September 29, 2008

Tuesday, 9/30

Tausig 5:43
Onion 4:40
NYS 3:50
CS 3:12
NYT 2:45
LAT 2:45

(updated at 9:15 p.m. Tuesday)

The big news in the crossword biz is that the New York Sun is ceasing publication after tomorrow. So the Tuesday Sun puzzle will be the last published under that paper's auspices. The good news is that Peter Gordon had already accepted about 5½ months' worth of crosswords, and we'll be able to access them for a nominal fee. Stay tuned for details about where to get the crosswords and how to pay your pittance for the privilege. I'll continue blogging about the puzzles.

I forgot to notice the theme in Allan Parrish's New York Times puzzle until after I finished it. The theme is diner seating options, the counter, a booth, or a table:

  • GEIGER COUNTER is clued as a [Particle-detecting device].
  • JOHN WILKES BOOTH was the famed ["Sic semper tyrannis!" crier].
  • The PERIODIC TABLE is a [Chemistry class poster, perhaps].
Me, I like a booth. I also like how much longer fill there is in this puzzle—with just three theme answers, there's space for interesting stuff outside the theme. HYDE PARK is, among other things, [Franklin D. Roosevelt's birthplace]. AMARETTO is that [Almond-flavored liqueur] that comes to mind whenever I see the word amoretto. The upper left and lower right corners of the grid are pretty wide-open, with those theme entries intersecting a trio of 6's and a 9-letter answer. I'd say more, but I'm watching Heroes and it's awfully distracting.

Matt Ginsberg's New York Sun swan song is called "Eight Is Enough" because the answers in it contain only eight of the 26 letters, those in the word notaries. (These letters are sometimes held to be the most commonly used in the English language.) The theme is explained in the clue for 15-Across, NINE, or [One more than the number of different letters in this puzzle]. Well, the fill isn't at all Scrabbly, that's for sure. Working by hand, I imagine this puzzle would be mighty challenging to construct—but Matt has some sort of intricate database of crossword entries, and I would guess he had a computer do much of the heavy lifting. Matt, would you care to tell us how it played out?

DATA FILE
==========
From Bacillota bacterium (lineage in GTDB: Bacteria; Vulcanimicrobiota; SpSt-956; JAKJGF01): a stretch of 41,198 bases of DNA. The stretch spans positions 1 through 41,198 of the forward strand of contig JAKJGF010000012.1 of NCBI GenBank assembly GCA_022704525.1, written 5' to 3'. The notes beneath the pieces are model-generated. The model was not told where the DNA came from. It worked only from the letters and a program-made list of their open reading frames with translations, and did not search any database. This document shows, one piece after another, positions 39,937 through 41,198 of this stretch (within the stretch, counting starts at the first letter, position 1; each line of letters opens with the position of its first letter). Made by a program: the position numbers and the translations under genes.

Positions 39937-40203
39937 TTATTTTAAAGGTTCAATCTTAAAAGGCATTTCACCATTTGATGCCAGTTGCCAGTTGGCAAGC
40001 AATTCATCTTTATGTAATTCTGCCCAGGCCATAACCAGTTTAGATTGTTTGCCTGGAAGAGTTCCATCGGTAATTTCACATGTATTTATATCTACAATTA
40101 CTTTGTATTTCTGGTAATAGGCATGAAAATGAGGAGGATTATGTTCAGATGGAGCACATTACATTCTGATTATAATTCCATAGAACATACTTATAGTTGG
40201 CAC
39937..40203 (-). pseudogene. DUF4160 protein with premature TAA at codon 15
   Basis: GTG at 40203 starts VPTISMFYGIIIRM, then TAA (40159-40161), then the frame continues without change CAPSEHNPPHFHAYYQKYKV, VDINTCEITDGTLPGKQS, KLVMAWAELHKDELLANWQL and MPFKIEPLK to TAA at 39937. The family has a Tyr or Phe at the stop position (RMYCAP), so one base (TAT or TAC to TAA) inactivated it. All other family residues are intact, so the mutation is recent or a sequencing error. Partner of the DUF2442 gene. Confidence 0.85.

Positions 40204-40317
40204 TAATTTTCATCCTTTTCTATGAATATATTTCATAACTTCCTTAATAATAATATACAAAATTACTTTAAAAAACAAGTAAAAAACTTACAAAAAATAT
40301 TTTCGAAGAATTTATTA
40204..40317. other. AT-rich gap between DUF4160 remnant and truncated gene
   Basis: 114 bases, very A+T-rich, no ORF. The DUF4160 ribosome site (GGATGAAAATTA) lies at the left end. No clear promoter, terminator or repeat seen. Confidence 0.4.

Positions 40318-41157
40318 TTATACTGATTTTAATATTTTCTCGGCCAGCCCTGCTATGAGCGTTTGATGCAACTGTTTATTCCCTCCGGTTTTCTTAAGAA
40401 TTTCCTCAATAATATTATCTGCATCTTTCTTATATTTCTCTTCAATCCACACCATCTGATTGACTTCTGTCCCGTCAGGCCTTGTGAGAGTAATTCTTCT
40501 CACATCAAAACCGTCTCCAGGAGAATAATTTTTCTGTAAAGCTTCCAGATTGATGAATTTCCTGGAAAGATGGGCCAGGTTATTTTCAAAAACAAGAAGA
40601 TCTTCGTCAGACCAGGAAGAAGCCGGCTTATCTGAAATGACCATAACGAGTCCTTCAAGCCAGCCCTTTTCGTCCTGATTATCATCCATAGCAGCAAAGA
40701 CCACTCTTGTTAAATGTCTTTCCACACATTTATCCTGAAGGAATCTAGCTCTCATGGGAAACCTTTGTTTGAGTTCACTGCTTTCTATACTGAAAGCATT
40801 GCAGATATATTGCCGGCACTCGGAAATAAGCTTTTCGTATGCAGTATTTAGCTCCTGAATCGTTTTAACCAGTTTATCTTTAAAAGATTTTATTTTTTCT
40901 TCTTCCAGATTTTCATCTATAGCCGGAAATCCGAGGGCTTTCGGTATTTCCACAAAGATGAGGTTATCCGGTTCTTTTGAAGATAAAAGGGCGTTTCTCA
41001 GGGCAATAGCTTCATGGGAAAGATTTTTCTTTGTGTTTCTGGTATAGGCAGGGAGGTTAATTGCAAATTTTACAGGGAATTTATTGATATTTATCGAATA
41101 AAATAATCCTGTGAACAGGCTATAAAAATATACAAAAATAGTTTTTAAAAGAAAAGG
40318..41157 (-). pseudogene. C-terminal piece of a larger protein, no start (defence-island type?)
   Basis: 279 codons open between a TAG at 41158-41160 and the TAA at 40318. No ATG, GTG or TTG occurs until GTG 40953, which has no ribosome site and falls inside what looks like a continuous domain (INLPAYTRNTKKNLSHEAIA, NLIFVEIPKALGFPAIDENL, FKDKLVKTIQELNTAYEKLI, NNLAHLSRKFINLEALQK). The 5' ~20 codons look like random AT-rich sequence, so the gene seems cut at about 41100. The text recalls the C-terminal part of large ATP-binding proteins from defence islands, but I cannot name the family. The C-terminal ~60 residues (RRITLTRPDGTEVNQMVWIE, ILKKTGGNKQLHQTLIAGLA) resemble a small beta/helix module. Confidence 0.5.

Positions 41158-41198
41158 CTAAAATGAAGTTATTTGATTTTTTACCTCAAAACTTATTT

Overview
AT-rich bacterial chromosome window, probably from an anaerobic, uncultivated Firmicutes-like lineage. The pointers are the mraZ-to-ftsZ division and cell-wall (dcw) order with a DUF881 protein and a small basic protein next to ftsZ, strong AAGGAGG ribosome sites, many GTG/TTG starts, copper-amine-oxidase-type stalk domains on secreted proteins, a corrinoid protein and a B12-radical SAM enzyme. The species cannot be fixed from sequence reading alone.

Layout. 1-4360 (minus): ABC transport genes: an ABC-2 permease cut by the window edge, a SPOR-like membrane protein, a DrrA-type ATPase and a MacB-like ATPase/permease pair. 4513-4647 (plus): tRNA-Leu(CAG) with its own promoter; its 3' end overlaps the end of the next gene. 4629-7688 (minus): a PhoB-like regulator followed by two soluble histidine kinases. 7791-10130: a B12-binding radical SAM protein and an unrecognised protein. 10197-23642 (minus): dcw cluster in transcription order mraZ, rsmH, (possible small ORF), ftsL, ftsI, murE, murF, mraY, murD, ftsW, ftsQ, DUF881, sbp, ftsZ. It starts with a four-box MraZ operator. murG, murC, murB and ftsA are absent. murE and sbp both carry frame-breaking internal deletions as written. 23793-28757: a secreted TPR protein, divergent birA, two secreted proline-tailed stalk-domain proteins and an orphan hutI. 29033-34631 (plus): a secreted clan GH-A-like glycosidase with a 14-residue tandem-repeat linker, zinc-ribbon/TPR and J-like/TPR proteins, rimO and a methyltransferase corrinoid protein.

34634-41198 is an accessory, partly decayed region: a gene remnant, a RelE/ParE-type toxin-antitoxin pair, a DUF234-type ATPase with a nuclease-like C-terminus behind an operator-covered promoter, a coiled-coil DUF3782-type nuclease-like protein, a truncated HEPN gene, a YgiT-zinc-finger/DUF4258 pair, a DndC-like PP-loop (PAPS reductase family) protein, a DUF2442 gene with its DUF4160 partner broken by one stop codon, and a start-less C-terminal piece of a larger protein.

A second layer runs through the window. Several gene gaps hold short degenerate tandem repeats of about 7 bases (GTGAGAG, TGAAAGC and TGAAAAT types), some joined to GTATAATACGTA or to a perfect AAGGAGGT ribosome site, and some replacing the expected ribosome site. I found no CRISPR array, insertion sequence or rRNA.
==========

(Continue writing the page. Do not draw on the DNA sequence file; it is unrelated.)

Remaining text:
Once I figured out the theme in Jennifer Nutt's LA Times crossword, I really liked it—it evokes a LONG WEEKEND. Mind you, the clue for that entry spells out the theme clearly, but in an easy puzzle, I don't always read every clue, especially a long one: [Break suggested by the first three letters of 18-, 23-, 51- and 57-Across]. Those four answers are:
  • FRIGHT WIG, or [Halloween hairpiece], begins with the abbreviation for Friday.
  • SATELLITES, or the hidden plural [Orbiting craft], starts with Saturday.
  • SUNKEN SHIP is a [Source of ocean treasure, perhaps]. It begins with Sunday.
  • MONEY BELT, or [Where a tourist might keep cash], starts with the abbreviation for Monday. Hey, a four-day weekend! That's 33% better than a three-day weekend, and offers double the value of a standard two-day weekend.

There's one clue that has become factually inaccurate in recent days. Is WAMU still a [BofA competitor]? Poor WaMu.